One of the most curious and weird paradoxes of the relationship between publishing and libraries is the existing lack of mutual understanding. At a time in which numerous markets are clearly receding ―where not in an accelerating crisis as in the case of Spain― and in which publishers imperiously need to sell and libraries need to purchase ―mainly digitally―, they do not seem to understand each other in what would be a win-win relationship. The problem is that the victim of this anomaly is no other than the reader.
Historically, libraries have been a natural channel for all publishers; it was perfectly understood that it was a public service that had to be strengthened and supported for both the formation of democratic societies and the access to culture by the most disadvantaged layers of social fabric. In the case of Spain, 43% of the population is a member of a library, which is equivalent to 20 million Spaniards.
Until recently, the sales of the publishing industry through this channel were certainly high, but the emergence of digital technology has unleashed an atavistic fear among many publishers when it comes to marketing digital products in libraries. Publishers lack defined marketing models for libraries and these, in turn, have not determined clear acquisition models for borrowing this type of material which truly convince the industry. This, of course, implies a slowdown in the creation of a powerful, structured digital market.
A brief analysis of the Spanish publishing sector shows a drop of nearly 32% in its sales volume between 2008 and 2014; a decline of nearly 1 billion euros in those years, which carries the industry back into the figures of the mid-nineties. In parallel, although the decreases in libraries’ acquisition budget have reached 60%, digital purchase by both public and university libraries has grown in excess of one hundred percent. In many cases, these purchases are occurring in the form of content packages under subscription systems.
A situation like the one described herein urges publishers and libraries to reach an agreement on digital borrowing, at least at national level. This requires publishers to define highly diversified marketing models and libraries to demand a sustainable borrowing model in the short, medium, and long terms. But here emerges one of the major problems of this paradox: Where can a library consult if a book is available for purchase and borrowing? Under what characteristics and modalities of acquisition is it marketed? Perpetuity, temporary license, borrowing, concurrence, non-concurrence? So far, this cannot be consulted anywhere. Therefore a very interesting commercial possibility arises for the industry itself: to launch a national content aggregator for libraries, i.e., a library for libraries. If each country organizes content aggregation for libraries, the next step will be to link these aggregators together to offer content anywhere in the world. This idea is being initially embraced by independent small publishers, rather than by big publishing groups. The latter are trying desperately and at all costs to protect their current business ―that of paper―, but this overprotection is the end of the future.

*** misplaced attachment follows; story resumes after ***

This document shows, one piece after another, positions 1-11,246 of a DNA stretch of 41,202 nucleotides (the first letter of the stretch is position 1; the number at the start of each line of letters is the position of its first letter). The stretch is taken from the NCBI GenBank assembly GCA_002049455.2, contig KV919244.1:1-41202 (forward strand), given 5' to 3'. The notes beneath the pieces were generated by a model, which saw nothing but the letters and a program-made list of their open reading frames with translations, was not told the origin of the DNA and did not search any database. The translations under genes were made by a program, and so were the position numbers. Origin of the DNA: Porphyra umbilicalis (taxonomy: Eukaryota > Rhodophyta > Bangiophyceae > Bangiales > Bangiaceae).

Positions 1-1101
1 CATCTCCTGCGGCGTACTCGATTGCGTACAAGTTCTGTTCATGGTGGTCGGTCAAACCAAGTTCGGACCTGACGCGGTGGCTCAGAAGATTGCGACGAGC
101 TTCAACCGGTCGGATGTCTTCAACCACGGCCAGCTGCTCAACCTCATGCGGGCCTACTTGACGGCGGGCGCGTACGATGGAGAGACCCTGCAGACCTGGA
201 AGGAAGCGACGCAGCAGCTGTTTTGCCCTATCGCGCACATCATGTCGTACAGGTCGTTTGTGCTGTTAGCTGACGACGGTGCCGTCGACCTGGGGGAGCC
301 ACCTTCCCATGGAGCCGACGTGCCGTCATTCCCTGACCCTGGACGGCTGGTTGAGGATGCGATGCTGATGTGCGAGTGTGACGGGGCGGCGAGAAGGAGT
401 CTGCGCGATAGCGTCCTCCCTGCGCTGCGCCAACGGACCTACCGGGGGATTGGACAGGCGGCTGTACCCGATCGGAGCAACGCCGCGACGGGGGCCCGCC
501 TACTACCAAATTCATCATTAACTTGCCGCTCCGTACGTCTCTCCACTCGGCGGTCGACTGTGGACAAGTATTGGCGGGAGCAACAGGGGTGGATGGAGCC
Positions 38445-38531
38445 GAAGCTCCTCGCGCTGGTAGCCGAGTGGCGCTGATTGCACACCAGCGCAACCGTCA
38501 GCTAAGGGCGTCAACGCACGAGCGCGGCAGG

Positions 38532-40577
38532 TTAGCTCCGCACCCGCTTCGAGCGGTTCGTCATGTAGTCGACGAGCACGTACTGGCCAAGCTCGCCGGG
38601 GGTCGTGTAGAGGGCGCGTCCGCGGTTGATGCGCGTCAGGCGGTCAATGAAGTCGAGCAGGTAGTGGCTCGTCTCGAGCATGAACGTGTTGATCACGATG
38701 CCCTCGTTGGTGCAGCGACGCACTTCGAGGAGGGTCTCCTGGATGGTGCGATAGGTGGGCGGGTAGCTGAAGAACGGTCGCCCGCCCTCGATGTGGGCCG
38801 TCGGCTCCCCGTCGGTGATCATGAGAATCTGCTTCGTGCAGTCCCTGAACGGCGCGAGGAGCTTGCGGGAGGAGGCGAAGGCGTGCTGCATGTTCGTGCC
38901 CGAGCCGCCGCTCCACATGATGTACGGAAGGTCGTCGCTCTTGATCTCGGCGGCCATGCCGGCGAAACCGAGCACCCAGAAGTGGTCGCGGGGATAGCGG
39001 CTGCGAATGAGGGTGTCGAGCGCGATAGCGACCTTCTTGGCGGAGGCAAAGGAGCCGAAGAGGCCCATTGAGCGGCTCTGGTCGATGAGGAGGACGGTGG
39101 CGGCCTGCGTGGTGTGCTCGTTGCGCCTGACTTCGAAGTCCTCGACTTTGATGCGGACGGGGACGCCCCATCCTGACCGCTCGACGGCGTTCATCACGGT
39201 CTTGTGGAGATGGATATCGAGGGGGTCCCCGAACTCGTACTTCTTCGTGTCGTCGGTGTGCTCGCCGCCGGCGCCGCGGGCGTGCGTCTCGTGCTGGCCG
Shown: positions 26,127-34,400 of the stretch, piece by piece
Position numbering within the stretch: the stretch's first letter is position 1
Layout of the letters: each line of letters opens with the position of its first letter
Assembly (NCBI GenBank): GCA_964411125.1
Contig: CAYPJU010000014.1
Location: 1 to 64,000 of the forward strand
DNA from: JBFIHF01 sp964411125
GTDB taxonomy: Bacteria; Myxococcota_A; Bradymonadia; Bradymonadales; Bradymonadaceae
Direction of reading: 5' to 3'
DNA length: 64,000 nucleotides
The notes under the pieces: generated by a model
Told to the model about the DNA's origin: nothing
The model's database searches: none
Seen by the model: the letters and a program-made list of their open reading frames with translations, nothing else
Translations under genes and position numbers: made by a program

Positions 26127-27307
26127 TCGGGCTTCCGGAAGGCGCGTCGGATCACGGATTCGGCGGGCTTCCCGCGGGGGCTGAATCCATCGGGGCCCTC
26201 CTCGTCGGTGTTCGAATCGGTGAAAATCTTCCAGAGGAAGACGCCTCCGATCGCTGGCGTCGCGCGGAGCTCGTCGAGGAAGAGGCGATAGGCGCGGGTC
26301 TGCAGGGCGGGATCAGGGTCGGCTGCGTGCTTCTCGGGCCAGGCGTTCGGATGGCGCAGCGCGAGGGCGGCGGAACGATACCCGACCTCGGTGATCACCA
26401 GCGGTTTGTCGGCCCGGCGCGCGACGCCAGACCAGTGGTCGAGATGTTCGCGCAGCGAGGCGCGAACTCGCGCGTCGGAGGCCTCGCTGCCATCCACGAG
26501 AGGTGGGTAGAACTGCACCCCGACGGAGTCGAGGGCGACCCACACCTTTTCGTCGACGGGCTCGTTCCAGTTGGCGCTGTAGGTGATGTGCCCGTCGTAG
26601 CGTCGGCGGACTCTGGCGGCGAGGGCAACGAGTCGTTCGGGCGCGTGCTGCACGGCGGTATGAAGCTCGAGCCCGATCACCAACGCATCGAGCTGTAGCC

The incorporation of library channels to digital purchase would have a highly positive effect on the development of a structured, broad ranging digital market, hence the importance of reaching an agreement as soon as possible. In a world where contents evolve precipitously towards digital technology, it is obvious that the publishing industry must reconsider the ecosystem to which this disruptive turn is taking it. In the current book trade between Spain and Latin America, there is an undoubtedly important trade gap that creates a highly negative trade balance for Latin American countries; however, digital commerce can result in the considerable reduction of this gap. Trade between both sides of the Atlantic will be digital: not atoms but bits will travel, and the offer that could be made available to the reader can reach hitherto unknown proportions. Latin America produced in 2013 about 194,000 titles, of which 21% are digital, and the provisional figures for 2014 show that production has been 188,000 titles. The problem is, commercially speaking, that these books are not made available to the reader in Spanish outside the borders of the country and, of course, are not available to libraries. If we add the production of Spain and Portugal to the figure of Latin American production, the result will be 305,000 titles with 23% of digital production. This content tsunami clearly shows the need to design digital marketing ecosystems for both retailing and libraries, so that the reading public can find the most attractive and interesting contents regardless of borders and countries, language being a common substrate to the choice of content.
If we concisely analyze the user-reader connection, we will observe that, with more than 30% of the world population using smart phones by the end of 2015, we can come to think that the user is permanently connected and ready to access knowledge in a mobile and ubiquitous way, which means that the library will be in the user’s cellphone and that the industry’s content offer has to assess this assumption critically.
In my opinion, laying the foundation for a digital market as globalized as possible is required and, therefore, establishing dialogue between publishers and libraries is essential. Agreements, consensus, and dialogue can benefit the industry and also libraries, whose role as an instrument in the democratic formation of societies is crucial. Spanish readers need it and are expecting it.